The world became a fuzzy gray, and her vision narrowed until she only saw the man lying on the ground. She shook her head, hoping to clear away her confusion. The bile rose from the back of her throat again, and she swallowed the bitter tang. No, no...not again. The clanging in her head grew louder, drowning out everything.

“Lucy!” Stella called out, but it sounded as if her cousin’s voice came through a bad phone connection. “Put your head between your knees and breathe.”

Lucy did as instructed, feeling thick and clumsy in her crouched position. After a few moments, her vision cleared, and she could see the tiny pebbles on the asphalt. Somehow the burlap bag had wiggled across the short distance between the dead man and Lucy. It writhed and moved against her leg. Maybe a small pet was trapped inside the bag.

As Stella returned her attention to the man, Lucy reached for the bag. The knapsack had a small pocket in the front and two buckles that held a flap over the main compartment. Lucy opened one buckle and jerked back with a yelp.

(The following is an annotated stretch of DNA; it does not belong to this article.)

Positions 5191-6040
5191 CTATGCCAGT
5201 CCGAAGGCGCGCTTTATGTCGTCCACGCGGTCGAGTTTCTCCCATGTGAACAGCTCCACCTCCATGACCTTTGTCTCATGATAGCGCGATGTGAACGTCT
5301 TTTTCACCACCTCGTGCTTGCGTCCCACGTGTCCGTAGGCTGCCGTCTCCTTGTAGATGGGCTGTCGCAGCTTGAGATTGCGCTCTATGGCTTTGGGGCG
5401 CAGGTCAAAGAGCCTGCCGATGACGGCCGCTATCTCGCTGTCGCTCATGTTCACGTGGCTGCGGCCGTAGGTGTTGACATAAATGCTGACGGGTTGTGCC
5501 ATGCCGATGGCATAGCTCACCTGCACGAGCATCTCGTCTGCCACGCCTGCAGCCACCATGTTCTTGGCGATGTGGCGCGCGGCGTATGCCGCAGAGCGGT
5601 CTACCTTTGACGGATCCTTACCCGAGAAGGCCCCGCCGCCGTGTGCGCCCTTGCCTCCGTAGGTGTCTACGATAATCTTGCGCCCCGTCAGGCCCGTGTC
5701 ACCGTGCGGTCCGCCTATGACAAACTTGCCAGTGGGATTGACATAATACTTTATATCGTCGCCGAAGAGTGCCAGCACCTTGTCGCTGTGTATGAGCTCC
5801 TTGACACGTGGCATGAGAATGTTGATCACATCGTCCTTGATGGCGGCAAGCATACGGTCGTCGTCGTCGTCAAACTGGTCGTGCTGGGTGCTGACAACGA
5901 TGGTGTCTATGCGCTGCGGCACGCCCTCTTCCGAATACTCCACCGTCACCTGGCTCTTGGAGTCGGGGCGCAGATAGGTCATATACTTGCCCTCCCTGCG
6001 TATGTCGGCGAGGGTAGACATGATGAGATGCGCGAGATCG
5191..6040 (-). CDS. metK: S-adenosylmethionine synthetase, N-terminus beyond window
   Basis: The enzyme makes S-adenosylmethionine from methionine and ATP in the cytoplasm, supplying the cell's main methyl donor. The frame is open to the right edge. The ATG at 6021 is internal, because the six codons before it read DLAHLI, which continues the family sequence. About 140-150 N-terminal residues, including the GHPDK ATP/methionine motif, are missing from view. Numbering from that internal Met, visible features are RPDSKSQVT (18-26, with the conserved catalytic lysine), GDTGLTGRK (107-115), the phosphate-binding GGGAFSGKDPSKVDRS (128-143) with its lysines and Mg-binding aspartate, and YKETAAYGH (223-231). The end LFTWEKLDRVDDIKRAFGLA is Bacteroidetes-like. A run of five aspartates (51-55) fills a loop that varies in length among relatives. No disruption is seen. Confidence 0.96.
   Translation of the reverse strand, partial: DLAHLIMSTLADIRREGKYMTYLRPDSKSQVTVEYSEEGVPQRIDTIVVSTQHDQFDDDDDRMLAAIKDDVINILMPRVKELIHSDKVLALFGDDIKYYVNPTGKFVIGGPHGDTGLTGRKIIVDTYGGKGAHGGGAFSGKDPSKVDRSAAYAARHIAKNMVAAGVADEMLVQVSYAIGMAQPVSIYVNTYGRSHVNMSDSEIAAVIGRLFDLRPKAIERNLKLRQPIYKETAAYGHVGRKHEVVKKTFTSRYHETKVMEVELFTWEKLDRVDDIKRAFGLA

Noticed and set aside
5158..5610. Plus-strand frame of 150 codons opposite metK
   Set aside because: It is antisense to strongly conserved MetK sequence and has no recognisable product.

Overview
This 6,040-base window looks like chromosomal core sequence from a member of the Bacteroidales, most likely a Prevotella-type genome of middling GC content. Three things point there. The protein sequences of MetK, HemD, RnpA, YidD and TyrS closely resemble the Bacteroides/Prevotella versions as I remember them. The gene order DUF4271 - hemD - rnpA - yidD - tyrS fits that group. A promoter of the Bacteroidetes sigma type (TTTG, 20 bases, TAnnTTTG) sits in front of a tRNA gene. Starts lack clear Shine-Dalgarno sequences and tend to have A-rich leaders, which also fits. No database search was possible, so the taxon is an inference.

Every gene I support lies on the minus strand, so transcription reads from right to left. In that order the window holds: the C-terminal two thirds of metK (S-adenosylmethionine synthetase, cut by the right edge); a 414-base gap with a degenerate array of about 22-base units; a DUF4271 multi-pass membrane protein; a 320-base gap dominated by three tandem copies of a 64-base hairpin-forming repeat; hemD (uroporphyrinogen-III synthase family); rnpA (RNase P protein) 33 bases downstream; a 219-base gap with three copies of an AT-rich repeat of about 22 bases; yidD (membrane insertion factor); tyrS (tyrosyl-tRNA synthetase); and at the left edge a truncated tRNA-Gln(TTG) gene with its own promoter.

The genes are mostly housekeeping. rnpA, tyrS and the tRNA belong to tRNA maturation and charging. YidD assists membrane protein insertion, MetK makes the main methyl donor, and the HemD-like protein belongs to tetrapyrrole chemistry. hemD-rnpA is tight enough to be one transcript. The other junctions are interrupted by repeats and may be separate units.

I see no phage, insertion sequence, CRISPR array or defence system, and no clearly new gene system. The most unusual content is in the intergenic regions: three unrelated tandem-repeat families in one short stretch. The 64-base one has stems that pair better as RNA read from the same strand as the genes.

A chicken head popped out and started squawking. The beady reddish-brown eyes glared at Lucy. The bright red wattles under its beak swung from side to side.

“Is that a rooster?” Stella asked, glancing up from the man on the ground.

Lucy couldn’t tell the difference between a hen and a rooster by looking at its head. “I don’t know if it’s a rooster, but it sure sounds like one.”

“Don’t let it get away. It might give us a clue to the man’s identity.”

Lucy eyed the chicken nervously. She didn’t want to get anywhere near its beak. “The other buckle is still on. It can’t get out of the bag.” She glanced at the door of the vacant shop. “I better look for Damien…”

As if speaking his name invoked his presence, the reporter appeared in the doorframe. Lucy frowned. Why did it take Damien this long to come outside? Did he find something in the shop?

A vehicle pulled up next to the curb, and a door opened and slammed shut from behind them.